(a) Budget to attend a three-day Project Directors' meeting in Washington, DC; and

(b) If the project maintains a Web site, include relevant information and documents in a format that meets a government or industry-recognized standard for accessibility.

Executive Order 12866

This notice of final priorities has been reviewed in accordance with Executive Order 12866. Under the terms of the order, we have assessed the potential costs and benefits of this regulatory action.

The potential costs associated with this regulatory action are those resulting from statutory requirements and those we have determined as necessary for administering this program effectively and efficiently.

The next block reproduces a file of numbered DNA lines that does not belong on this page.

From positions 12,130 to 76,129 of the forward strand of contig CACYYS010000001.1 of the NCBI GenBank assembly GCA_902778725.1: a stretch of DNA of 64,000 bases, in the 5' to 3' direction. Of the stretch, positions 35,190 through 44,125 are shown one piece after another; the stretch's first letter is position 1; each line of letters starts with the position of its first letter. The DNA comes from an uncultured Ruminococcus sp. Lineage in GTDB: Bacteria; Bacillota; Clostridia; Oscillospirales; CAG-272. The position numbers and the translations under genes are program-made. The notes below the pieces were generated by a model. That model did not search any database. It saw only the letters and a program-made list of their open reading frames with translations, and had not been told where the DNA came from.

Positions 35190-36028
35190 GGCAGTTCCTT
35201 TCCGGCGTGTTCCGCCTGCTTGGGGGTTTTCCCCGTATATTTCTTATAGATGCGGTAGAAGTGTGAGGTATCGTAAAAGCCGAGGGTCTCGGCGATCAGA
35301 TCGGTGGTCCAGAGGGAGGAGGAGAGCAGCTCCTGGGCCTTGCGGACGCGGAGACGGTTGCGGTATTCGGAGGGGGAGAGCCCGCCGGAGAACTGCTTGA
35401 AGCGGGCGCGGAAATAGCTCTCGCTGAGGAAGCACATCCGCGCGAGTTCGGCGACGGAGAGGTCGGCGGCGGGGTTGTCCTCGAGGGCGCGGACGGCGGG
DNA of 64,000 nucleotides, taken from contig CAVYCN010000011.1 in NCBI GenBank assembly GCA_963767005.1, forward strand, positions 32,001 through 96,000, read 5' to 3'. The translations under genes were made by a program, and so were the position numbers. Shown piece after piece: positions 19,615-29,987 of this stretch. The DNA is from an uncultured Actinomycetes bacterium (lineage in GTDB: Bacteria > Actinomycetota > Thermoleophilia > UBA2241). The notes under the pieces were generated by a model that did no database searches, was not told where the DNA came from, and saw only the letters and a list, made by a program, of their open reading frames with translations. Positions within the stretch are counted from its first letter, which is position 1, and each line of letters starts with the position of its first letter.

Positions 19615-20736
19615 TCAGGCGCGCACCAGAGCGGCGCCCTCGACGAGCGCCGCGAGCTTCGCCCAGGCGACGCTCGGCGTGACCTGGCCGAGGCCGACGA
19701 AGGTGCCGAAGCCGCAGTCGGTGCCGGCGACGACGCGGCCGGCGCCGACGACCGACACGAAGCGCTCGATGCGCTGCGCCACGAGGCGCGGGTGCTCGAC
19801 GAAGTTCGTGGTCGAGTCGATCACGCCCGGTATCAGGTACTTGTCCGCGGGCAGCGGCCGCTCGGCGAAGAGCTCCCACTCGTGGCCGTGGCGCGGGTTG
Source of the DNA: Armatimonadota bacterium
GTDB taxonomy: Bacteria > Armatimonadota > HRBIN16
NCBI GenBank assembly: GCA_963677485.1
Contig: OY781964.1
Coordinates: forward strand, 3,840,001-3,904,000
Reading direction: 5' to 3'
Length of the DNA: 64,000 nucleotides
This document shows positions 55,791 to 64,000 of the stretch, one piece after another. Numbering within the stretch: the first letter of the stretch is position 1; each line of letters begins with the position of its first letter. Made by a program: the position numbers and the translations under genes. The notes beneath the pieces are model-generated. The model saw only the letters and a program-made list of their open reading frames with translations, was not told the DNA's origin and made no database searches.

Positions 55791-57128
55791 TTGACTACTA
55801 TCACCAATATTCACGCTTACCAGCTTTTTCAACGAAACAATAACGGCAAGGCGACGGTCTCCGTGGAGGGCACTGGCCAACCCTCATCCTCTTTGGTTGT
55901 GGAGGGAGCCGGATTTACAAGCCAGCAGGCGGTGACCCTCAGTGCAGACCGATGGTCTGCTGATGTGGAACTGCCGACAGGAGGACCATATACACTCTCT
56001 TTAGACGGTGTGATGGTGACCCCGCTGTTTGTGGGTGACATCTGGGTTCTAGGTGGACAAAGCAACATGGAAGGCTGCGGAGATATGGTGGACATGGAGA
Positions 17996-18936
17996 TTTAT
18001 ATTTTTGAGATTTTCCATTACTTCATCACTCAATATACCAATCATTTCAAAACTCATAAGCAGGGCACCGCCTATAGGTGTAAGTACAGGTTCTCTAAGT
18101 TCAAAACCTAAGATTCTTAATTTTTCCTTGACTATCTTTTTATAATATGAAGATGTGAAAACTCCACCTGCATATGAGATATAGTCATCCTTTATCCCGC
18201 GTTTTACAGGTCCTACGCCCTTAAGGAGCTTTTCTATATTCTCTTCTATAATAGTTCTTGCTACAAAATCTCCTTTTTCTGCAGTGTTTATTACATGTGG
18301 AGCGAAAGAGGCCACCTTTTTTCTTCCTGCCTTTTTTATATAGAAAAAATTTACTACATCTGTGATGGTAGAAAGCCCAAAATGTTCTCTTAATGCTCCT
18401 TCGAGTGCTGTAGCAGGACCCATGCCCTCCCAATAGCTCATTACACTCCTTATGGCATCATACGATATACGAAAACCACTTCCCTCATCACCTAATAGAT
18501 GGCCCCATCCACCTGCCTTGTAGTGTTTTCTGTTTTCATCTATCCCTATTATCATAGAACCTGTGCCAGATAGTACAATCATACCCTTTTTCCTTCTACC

In assessing the potential costs and benefits—both quantitative and qualitative—of this regulatory action, we have determined that the benefits of the regulatory action justify the costs.

We also have determined that this regulatory action does not unduly interfere with State, local, and tribal governments in the exercise of their governmental functions.

Intergovernmental Review

This program is subject to Executive Order 12372 and the regulations in 34 CFR part 79. One of the objectives of the Executive Order is to foster an intergovernmental partnership and a strengthened federalism. The Executive Order relies on processes developed by State and local governments for coordination and review of Federal financial assistance.

This document provides early notification of our specific plans and actions for this program.

Electronic Access to This Document